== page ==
The Southold Town Board took a formal stand last Tuesday against proposed changes to the state’s Real Property Tax Law that would drastically change how property is assessed for renewable energy facilities.
“It’s really going to take [assessment] out of the hands of the towns and the main concern is that it’s going to take [properties] off the assessment rolls,” Board of Assessors chair Kevin Webster explained at a work session.
Current state law allows for a 15-year tax exemption for renewable energy projects and a provision in the law allows local governments to opt out of the exemption and instead require a payment in lieu of taxes, or PILOT agreement, that can benefit towns and other special taxing districts, including school districts.
If approved, the new legislation, which is included as a 2022 state budget proposal, allows the state to establish a more standardized approach for assessment of properties that are home to renewable energy projects.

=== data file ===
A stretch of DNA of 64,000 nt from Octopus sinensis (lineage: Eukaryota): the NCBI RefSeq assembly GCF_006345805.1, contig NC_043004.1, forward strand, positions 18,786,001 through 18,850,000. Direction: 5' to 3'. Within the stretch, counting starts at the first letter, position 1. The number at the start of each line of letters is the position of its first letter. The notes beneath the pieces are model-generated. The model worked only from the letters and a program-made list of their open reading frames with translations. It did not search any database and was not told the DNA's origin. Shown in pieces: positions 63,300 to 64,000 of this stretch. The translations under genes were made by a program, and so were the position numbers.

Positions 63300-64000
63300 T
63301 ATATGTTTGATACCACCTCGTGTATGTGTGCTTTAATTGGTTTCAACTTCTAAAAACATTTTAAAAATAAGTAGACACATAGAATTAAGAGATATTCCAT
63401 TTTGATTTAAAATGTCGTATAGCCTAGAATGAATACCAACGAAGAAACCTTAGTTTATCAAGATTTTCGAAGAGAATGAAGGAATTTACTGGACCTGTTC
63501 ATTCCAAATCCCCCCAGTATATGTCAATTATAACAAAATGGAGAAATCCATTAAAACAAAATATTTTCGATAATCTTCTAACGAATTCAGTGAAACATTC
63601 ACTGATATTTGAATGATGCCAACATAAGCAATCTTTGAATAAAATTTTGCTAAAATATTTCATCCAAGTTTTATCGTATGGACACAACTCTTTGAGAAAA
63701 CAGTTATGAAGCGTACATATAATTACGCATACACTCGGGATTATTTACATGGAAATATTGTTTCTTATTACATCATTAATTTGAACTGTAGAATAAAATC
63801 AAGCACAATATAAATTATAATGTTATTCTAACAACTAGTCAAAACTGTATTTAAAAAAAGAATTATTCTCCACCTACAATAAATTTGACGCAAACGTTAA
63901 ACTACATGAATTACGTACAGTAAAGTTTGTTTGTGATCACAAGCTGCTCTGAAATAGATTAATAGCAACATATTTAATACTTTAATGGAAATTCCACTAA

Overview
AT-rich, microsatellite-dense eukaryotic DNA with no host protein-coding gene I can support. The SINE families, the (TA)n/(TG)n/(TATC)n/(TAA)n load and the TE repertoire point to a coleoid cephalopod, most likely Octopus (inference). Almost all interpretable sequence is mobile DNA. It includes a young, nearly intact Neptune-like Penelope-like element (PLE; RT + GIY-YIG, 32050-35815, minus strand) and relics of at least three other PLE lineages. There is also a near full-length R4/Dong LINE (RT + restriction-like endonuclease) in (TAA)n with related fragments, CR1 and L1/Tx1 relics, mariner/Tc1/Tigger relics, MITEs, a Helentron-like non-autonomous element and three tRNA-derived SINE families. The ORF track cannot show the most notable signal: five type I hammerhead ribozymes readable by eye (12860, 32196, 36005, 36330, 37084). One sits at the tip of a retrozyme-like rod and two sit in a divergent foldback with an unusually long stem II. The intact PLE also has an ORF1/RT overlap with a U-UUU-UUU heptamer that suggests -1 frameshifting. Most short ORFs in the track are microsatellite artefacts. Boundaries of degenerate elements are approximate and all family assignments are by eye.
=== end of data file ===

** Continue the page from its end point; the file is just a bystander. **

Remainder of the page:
According to the text of a resolution opposing the proposal, which was unanimously adopted, the assessed value for those properties would instead be determined by an “income capitalization or discounted cash flow approach that considers an appraisal model created by the New York State Department of Taxation and Finance”and state Energy Research and Development Authority.
“You’d essentially be telling schools, towns and counties that they must exempt the properties,” Supervisor Scott Russell said.
Though she ultimately voted to support the resolution opposing the new law, Councilwoman Sarah Nappa wondered if it could de-incentivize companies from locating alternative energy within the town.
Board members agreed that while they don’t want to discourage the creation of renewable energy, they’d like to retain some local control.
“All the taxing districts are going to lose money [if the legislation passes],” said deputy supervisor Jill Doherty.